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How do I proprly Benchmark my USB Drive's read/write Speeds?

by rammstein42020 / June 1, 2015 3:25 AM PDT

What is the best benchmarking software for a (USB Flash Drive) that I can get to accurately benchmark the read/write speed on my new flash drive? I want to find it's Read/Write capabilities for myself not just what was advertised to me.

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All Answers

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by R. Proffitt Forum moderator / June 1, 2015 4:06 AM PDT

Because each benchmark can vary you may have to accept that not one rules them all.

-> There's another issue is that by benchmarking you are eating away at the life span and speed of the stick. My advice is to bench it once (OK, your choice here) and then STOP BENCHMARKING as it's only good for so many write cycles. These will slow the more of the life span is eaten up.

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I know, how do I Benchmark the drive's R/W speeds just once?
by rammstein42020 / June 1, 2015 6:58 AM PDT
In reply to: NONE!

I only plan on doing it one time because, I already know that you're not supposed to benchmark a Solid-State Drive. However, what piece of software would be the best to benchmark my '' USB 3.0_Flash Drive '' with this ONE time?

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There are now some dozens of such apps out there today.
by R. Proffitt Forum moderator / June 1, 2015 7:01 AM PDT
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Mint Linux Cinnamon 64 bit version 17

has a benchmarking program called "Disks" on it which works well. I recently used it from a LIVE DVD to check my new USB3 flashdrive. For some reason that program gives an error in the 32 bit Mint systems. You can run it from your DVD drive, or from a LIVE USB install of it. It's free for download from

Some of the hard disk manufacturers have benchtesting programs on their software as I recall.

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If you are more familiar with linux
by James Denison / June 1, 2015 10:35 AM PDT

You can follow this example to check speeds on any disk.

You open Terminal, or Konsole which ever it's called in your version.

First locate the flashdrive using this command, in bold.

/dev/sda1: LABEL="FAT32-1" UUID="CB87-D86F" TYPE="vfat"
/dev/sda2: LABEL="BOOT" UUID="685277b7-4221-4288-91c3-4b2dc1c91d3e" TYPE="ext2"
/dev/sda3: LABEL="Kubuntu" UUID="d37aed55-75aa-4da2-8aae-3ce95aeab43a" TYPE="ext4"
/dev/sda5: LABEL="HOME" UUID="dbe6ff6b-31b6-4788-a1f8-d4a8e6282bdb" TYPE="ext4"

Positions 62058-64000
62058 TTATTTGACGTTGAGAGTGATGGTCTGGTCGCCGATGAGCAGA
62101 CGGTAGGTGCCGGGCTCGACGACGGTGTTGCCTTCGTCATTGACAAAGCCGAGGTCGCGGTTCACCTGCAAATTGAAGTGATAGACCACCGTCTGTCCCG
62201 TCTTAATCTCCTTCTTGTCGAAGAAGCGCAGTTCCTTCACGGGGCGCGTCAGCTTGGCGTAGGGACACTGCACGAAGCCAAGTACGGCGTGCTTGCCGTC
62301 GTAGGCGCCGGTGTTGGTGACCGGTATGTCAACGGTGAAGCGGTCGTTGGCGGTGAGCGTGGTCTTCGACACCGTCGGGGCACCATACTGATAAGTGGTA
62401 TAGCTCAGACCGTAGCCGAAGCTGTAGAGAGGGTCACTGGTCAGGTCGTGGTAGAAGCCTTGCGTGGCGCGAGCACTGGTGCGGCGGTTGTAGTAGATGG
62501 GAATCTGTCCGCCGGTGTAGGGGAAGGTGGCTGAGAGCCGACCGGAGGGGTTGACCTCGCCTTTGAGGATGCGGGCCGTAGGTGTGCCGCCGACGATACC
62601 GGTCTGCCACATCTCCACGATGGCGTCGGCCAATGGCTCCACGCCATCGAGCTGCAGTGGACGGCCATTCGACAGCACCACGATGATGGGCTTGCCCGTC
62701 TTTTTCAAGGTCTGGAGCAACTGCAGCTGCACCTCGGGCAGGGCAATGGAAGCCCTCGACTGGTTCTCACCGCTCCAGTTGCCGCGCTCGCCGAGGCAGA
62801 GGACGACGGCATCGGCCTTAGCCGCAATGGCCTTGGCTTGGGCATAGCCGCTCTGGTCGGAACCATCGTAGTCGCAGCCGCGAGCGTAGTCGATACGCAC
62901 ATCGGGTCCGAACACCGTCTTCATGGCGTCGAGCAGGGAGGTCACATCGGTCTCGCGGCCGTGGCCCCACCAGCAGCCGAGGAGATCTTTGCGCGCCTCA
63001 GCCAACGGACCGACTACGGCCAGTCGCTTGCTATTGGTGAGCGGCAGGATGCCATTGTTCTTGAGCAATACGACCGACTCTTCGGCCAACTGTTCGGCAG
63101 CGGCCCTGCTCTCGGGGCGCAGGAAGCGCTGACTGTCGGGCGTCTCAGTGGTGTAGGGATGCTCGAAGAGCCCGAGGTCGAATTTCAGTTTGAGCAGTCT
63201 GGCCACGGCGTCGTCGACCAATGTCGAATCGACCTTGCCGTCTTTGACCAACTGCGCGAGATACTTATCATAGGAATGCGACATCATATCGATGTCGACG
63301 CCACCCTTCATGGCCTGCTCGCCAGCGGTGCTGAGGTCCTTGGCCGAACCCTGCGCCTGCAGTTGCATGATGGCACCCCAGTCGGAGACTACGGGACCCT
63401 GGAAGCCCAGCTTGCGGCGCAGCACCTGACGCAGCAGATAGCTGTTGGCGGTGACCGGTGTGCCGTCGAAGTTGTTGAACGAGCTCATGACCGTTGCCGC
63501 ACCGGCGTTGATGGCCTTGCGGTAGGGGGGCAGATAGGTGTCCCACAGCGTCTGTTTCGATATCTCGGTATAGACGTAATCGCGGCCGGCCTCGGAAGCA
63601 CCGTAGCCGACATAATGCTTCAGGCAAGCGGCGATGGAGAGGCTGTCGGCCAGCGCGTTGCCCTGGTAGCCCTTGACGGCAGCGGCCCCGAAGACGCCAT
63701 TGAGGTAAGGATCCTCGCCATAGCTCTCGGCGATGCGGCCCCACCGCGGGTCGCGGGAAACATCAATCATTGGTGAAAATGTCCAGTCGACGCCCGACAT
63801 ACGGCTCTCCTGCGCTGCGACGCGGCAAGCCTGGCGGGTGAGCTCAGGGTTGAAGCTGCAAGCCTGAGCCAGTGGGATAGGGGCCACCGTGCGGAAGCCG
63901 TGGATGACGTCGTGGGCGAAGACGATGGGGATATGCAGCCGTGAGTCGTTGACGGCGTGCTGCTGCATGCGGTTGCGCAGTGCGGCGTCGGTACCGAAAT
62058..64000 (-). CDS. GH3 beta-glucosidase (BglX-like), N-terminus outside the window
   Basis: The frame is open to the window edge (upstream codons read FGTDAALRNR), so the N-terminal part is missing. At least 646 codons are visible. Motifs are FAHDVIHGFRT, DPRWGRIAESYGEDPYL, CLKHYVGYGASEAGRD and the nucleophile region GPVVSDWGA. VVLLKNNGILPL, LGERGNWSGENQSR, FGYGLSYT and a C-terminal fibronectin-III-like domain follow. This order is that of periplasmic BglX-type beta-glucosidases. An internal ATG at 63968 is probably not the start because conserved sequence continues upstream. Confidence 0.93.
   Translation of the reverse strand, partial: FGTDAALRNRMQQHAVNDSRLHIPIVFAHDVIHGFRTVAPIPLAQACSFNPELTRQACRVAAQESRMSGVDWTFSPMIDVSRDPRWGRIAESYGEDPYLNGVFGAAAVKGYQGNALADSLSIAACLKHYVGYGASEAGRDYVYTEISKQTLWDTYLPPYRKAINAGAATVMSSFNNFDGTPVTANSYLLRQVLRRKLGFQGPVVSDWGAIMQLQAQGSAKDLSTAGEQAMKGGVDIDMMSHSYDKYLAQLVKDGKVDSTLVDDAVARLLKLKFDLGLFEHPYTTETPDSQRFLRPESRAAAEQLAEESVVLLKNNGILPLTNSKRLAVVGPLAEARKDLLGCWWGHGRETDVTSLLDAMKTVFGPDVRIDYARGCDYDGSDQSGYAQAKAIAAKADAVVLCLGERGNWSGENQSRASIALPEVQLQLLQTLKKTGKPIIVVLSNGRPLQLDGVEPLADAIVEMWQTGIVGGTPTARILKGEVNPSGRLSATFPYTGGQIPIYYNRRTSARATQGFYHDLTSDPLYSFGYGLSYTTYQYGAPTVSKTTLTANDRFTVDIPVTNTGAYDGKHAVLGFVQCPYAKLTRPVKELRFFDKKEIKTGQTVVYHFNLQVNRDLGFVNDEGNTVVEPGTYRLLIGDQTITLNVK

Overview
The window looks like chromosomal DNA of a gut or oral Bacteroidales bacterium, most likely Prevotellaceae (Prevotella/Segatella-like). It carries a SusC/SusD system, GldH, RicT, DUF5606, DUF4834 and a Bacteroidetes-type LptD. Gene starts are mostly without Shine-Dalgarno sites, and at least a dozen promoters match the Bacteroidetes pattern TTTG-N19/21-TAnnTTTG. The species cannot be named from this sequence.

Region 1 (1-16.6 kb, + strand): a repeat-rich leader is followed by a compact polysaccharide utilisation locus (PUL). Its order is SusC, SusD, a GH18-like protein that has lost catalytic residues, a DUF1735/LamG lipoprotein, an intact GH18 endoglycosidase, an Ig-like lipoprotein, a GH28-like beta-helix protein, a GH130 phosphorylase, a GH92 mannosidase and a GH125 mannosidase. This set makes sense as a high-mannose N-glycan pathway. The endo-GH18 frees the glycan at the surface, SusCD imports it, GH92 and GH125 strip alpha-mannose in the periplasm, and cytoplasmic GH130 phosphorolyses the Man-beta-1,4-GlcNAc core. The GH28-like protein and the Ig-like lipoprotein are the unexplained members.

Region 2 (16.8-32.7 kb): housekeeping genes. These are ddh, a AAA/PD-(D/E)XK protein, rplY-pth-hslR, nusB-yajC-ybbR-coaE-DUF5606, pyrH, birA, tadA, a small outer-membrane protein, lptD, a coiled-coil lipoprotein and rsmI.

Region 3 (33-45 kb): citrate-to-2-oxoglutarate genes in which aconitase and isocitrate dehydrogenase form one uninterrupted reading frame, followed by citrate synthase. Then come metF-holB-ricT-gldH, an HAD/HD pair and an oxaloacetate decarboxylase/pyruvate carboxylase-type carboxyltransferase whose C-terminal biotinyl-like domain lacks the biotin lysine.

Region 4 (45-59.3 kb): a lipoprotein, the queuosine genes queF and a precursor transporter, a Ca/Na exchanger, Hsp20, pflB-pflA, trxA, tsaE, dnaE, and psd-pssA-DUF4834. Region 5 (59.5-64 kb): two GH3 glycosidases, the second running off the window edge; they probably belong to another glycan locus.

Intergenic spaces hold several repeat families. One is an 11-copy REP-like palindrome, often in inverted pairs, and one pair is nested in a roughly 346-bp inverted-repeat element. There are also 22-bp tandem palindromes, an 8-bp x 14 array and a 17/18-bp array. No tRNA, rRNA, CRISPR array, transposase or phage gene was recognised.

/dev/sda6: UUID="8947bf3d-1005-4664-8749-2500529924c9" TYPE="swap"
/dev/sda7: LABEL="MINT-16" UUID="14f23016-8f05-4bdc-be9f-a2110bfea1da" TYPE="ext4"
/dev/sdb1: LABEL="Win2K-1" UUID="4674C97D74C9706B" TYPE="ntfs"
/dev/sdb5: LABEL="WIN2K-2" UUID="0E62-1E0D" TYPE="vfat"
/dev/sdc1: LABEL="BOOT-2" UUID="f191a90d-fb50-47bc-bc26-5e5c753fd8cf" TYPE="ext2"
/dev/sdc2: LABEL="MINT-2" UUID="f606fa9a-e207-4666-a63c-4421dc499b3e" TYPE="ext4"
/dev/sdc3: UUID="dca1e91c-55fe-4fd2-a875-c440dd253f68" TYPE="swap"
/dev/sdc5: LABEL="Kubuntu-2" UUID="d6a474eb-520a-4335-830c-8dff208c9d22" TYPE="ext4"
/dev/sdc6: LABEL="HOME-2" UUID="6863b2e6-b1e8-493d-a519-cabb69d11d1c" TYPE="ext4"
/dev/sdc7: LABEL="NTFS-W10" UUID="2C9FB13F33A21ED2" TYPE="ntfs"
/dev/sdc8: LABEL="MINT-17" UUID="65942d65-cc89-408a-874b-c4e1f7d15820" TYPE="ext4"
/dev/sdh1: SEC_TYPE="msdos" LABEL="FAT16" UUID="7358-E8FD" TYPE="vfat"

We can see it's /dev/sdh with just a first partition, but we only want the drive tested.

To test it's Read Speed

sudo hdparm -t --direct /dev/sdh
[sudo] password for mint16: /dev/sdh:
Timing O_DIRECT disk reads: 54 MB in 3.11 seconds = 17.34 MB/sec


I issue the command on the first line for that drive. It ask for my password. It then benchmarks this old USB1 flashdrive, showing read speed of 17.34 MB/sec

To test it's Write Speed

This is more complicated, best pasted into terminal, then change the /dev/sd? where needed.
Again, the command is the bolded part, but you'd change the sdh to whatever your disk/flash drive was.

sudo sync;time bash -c "(dd if=/dev/zero of=/dev/sdh bs=8k count=50000; sync)"
50000+0 records in
50000+0 records out
409600000 bytes (410 MB) copied, 79.0448 s, 5.2 MB/s
real 1m31.469s
user 0m0.000s
sys 0m0.280s

It reports the write speed is only 5.2 MB per second

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